Another fantastic video from Travis, this one featuring the Egg. I don't get it, but it has romance, comedy, tragedy... who could ask for more?
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Moment of Silence

People embrace as they look at a memorial for the shooting victims at Drillfield on the campus of Virginia Tech in Blacksburg, VA, Thursday, April 19, 2007. (AP Photo/Chuck Burton)
People embrace as they look at a memorial for the shooting victims at Drillfield on the campus of Virginia Tech in Blacksburg, VA, Thursday, April 19, 2007. (AP Photo/Chuck Burton)

This past week will always be associated with tragedy in America, as we have commemorated the anniversaries of Waco, Oklahoma City, Columbine, and now, Virginia Tech. (For what it's worth, Adolf Hitler was born on this day in 1889). And yet, to believe that God became man through Christ, is to believe as Saint Paul tells us, that good will, in the end, triumph over evil.

For Virginia Tech alums and friends in the DC area, a special gathering will convene tonight at The Liberty Tavern on Wilson Boulevard in Arlington, Virginia, near the Clarendon Metro Station. Phone 703.465.9360. Call to confirm details.

"So fill to me the parting glass, good night and joy be with you all."
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Wednesday, April 18, 2007

Blacksburg Revisited

The news continues to come out of Blacksburg, Virginia, home of Virginia Tech, where the deadliest shooting in USA history occurred this past Monday. We learn more about the troubled lone gunman, who took his own life after taking those of 33 others.

We learn of heroism, of a professor, a Holocaust survivor, who barricaded the door so students could escape out the windows, before being killed himself. We hear the stories of students who survived, who knew those who were killed, and those who are lucky to be alive.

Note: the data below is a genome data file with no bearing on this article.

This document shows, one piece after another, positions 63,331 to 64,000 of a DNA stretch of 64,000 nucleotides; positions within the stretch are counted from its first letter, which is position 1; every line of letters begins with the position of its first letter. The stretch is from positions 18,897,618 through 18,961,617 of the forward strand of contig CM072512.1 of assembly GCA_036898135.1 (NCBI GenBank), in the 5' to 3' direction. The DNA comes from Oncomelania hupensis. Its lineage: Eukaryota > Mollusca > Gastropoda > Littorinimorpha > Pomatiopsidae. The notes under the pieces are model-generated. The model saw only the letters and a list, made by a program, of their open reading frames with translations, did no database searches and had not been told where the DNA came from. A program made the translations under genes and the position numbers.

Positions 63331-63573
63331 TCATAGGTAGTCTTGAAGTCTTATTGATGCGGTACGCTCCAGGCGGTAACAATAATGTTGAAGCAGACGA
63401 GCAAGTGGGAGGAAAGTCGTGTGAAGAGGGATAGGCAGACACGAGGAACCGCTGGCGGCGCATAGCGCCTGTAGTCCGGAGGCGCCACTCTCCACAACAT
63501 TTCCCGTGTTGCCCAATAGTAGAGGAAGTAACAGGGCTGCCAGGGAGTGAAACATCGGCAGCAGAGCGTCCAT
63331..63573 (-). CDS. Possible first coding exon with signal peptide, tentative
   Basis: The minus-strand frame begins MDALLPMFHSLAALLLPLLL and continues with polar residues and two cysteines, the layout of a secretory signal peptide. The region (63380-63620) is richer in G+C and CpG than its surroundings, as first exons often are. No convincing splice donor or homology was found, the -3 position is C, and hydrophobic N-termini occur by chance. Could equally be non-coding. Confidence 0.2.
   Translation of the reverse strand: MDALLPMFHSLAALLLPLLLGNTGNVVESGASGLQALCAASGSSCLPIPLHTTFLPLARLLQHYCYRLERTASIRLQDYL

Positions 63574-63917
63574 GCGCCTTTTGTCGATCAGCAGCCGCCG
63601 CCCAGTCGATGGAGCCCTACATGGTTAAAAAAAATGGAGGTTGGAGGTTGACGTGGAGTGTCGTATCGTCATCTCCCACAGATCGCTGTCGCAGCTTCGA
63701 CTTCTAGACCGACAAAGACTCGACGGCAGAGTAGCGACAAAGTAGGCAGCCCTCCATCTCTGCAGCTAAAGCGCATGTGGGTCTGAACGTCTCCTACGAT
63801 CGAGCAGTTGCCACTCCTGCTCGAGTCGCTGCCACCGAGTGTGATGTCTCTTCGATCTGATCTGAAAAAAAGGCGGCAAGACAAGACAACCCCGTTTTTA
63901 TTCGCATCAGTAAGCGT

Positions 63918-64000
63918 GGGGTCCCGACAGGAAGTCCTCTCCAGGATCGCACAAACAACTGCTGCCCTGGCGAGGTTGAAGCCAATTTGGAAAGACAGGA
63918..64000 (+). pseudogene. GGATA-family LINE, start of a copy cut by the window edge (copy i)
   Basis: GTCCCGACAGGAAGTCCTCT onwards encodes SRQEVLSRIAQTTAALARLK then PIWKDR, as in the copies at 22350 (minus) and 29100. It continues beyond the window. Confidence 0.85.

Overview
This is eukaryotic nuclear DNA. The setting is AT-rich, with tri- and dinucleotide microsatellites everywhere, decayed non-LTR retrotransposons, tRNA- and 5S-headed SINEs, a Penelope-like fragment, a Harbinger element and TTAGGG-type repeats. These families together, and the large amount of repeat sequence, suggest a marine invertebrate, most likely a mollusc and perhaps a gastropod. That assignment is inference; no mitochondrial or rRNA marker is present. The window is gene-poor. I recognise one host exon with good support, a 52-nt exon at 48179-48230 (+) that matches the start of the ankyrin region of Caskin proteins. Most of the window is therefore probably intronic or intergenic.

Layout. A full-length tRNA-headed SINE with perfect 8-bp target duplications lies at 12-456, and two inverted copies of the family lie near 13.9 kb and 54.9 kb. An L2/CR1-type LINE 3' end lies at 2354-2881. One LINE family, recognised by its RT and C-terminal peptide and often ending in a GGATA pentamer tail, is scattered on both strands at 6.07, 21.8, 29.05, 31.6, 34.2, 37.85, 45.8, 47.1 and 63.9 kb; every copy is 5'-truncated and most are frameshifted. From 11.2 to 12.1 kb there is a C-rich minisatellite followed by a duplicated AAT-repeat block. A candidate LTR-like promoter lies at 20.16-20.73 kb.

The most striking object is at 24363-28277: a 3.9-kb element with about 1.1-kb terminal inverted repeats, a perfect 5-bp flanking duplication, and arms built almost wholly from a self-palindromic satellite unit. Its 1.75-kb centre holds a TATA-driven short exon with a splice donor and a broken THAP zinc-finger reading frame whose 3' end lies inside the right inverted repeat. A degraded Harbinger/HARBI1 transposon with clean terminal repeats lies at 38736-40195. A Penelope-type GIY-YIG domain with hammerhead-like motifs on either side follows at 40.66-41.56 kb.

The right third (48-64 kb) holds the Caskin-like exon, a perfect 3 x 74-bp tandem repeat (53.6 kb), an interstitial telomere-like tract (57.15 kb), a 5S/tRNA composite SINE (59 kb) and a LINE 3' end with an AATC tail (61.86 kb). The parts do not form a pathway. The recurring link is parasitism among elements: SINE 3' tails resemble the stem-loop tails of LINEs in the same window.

We wonder why these things happen. As long as there is evil in the world, these things will at least be attempted. But have we learned how to avoid them? Dom at Bettnet tells of a similar incident at the same school a year ago.

We hear a lot of talk about healing. To the average Catholic, some of it sounds vaguely familiar. We've known of tragedies in some parishes, followed by the bishop coming in and talking about "healing." Sometimes you wonder if it isn't another word for "denial," or "damage control," or "make it go away."

It wouldn't be the first time. After the Kent State shootings in 1970, KSU administrators sponsored memorial tributes for only a few years, and have worked to play down its significance in their history. In the years that have followed, most tributes have come from parties independent of the university. Memorials to the four slain were finally erected in 1990, of rather modest size, and after much controversy. (I was told by people there that the site of the shootings was covered by subsequent building projects. Somebody wanna get back to me on that?)

Closer to the present, you have to wonder whether the school will ever learn its lesson. This would require an honest view of those affected. At an interfaith convocation yesterday, officials invoked Allah, Buddah, the Dalai Lama, and God, but not Jesus Christ. This, in a city which is predominantly Baptist. Wanna bet most of the students are Christian? If they are, wouldn't school officials make their needs a priority, over putting on appearances for the politically-correct elite?